6 Things to Know When Babies Start Crawling


No matter what holidays are looming and blooming with red ink on the calendar, you may not be excited over them or looking forward to them. Being too busy or too tired to do anything special on a certain holiday (most parents are familiar with that) can feel disappointing, but try focusing instead on the great moments and events in your life that are precious and memorable, as they are your true holidays to celebrate and enjoy that do not depend on the calendar.

When you have a baby, any day can bring you wonderful moments worth treasuring and remembering, but when your baby starts moving around and discovering the world, the real fun begins. However, this also means extra challenges, more work to do on a daily basis and more things demanding your attention. Here are the most important ones you need to know:

1. Baby-proof early

Different studies show that nearly 50% of parents start to baby-proof their home when their kids begin crawling, which leads to a risk of at-home injury. Since baby-proofing is not a simple or single thing, but a process taking some time and effort to complete, it is best to start early, long before your child is on the move.

Listing all the things essential to baby-proofing would require writing a separate article, but the most important ones are electrical sockets and cords, cleaning supplies, drugs, beauty products, sharp objects and any small ones that can be swallowed or may become a choking hazard. By the time babies start crawling, all the family members are already aware of that “putting everything into their mouth” phenomenon, but now it may become your biggest challenge.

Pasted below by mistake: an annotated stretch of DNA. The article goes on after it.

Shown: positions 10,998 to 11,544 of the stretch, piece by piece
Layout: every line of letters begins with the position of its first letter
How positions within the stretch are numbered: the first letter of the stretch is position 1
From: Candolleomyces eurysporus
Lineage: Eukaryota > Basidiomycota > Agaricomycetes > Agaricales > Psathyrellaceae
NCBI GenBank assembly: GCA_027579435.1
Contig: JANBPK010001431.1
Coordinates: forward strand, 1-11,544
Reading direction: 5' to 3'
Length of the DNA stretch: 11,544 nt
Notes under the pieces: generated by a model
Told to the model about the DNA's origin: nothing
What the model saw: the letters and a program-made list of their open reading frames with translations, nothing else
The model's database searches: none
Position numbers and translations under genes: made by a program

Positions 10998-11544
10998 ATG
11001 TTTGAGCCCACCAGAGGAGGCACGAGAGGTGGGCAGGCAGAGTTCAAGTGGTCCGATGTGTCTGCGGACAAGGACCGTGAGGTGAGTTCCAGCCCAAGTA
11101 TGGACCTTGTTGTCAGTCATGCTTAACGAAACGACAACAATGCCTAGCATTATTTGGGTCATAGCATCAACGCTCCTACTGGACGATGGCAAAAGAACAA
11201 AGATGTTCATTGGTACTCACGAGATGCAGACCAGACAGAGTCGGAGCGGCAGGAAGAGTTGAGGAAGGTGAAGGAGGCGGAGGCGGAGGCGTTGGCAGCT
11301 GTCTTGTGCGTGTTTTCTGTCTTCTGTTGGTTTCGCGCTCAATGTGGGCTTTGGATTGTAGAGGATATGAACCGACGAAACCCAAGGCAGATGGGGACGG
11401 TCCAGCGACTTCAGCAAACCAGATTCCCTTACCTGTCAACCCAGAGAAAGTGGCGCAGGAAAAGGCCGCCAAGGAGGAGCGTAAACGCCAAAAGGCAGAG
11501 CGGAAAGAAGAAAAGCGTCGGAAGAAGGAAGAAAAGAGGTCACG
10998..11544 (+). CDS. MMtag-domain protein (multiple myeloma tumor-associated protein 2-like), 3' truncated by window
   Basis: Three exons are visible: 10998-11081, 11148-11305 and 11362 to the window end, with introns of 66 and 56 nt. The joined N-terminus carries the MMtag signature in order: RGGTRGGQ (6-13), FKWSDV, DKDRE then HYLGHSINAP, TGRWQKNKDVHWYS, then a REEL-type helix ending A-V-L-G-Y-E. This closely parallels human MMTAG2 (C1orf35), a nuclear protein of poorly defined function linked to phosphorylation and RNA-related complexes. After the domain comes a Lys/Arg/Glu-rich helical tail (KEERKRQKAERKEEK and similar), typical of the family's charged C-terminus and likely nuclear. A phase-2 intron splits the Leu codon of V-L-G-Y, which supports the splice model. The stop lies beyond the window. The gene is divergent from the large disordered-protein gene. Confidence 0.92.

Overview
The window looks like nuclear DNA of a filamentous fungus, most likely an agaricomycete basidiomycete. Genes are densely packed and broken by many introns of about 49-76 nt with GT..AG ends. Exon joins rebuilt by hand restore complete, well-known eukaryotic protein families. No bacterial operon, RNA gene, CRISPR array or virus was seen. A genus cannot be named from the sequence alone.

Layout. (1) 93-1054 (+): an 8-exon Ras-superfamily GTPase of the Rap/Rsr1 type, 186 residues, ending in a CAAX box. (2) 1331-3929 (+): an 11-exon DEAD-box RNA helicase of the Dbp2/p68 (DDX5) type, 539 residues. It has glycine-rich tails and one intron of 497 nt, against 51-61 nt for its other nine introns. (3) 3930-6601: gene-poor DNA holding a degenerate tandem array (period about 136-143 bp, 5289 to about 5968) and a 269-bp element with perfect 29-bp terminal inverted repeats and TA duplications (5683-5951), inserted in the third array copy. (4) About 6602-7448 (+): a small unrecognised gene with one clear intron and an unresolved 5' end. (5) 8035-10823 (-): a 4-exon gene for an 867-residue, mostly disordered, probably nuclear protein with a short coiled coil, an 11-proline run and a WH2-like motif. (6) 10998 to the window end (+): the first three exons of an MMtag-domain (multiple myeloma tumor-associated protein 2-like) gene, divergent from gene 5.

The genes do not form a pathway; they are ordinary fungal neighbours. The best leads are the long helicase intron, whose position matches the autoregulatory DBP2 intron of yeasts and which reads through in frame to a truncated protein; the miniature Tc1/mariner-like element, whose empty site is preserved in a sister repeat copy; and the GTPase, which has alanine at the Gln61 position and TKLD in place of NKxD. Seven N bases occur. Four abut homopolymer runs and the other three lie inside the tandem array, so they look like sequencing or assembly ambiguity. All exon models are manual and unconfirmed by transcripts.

2. Floor perspective

If you have stairs, a safety gate is necessary, and the main reason why it is recommended to install child safety locks on drawers or cabinet doors is to protect small fingers from injury. Baby proofing sharp table edges is also a good idea, and if you have any tablecloths, get rid of them for a while. Lots of injuries result from babies pulling down tablecloths together with the objects placed on the table.

Go down on the floor yourself and tr to see the world from your baby’s perspective. Examining every inch of the floor and every tiny space behind or under pieces of furniture will help eliminate unpleasant surprises such as wondering where on earth could that clump of hair, loose button or a scrap of paper come from while you were vacuuming the floor every day.

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3. Stop comparing your baby to others

People love talking about their kids and boasting their kids’ achievements – even if you do not have much time to communicate with any other parents, there are the social networks, blogs, comments, so you will find plenty of information about babies starting to do something earlier or better than the average.

Whether it is crawling, walking, talking or building block towers – someone may be mastering it in record-breaking time or in big leaps, while others seem to be slow in their progress. The main reason for this is that kids tend to develop each at their own pace, so do not worry if yours show less enthusiasm for something than the others. Parents often tend to exaggerate when boasting the progress of their extremely special, smart and talented kids.

4. Late or never crawling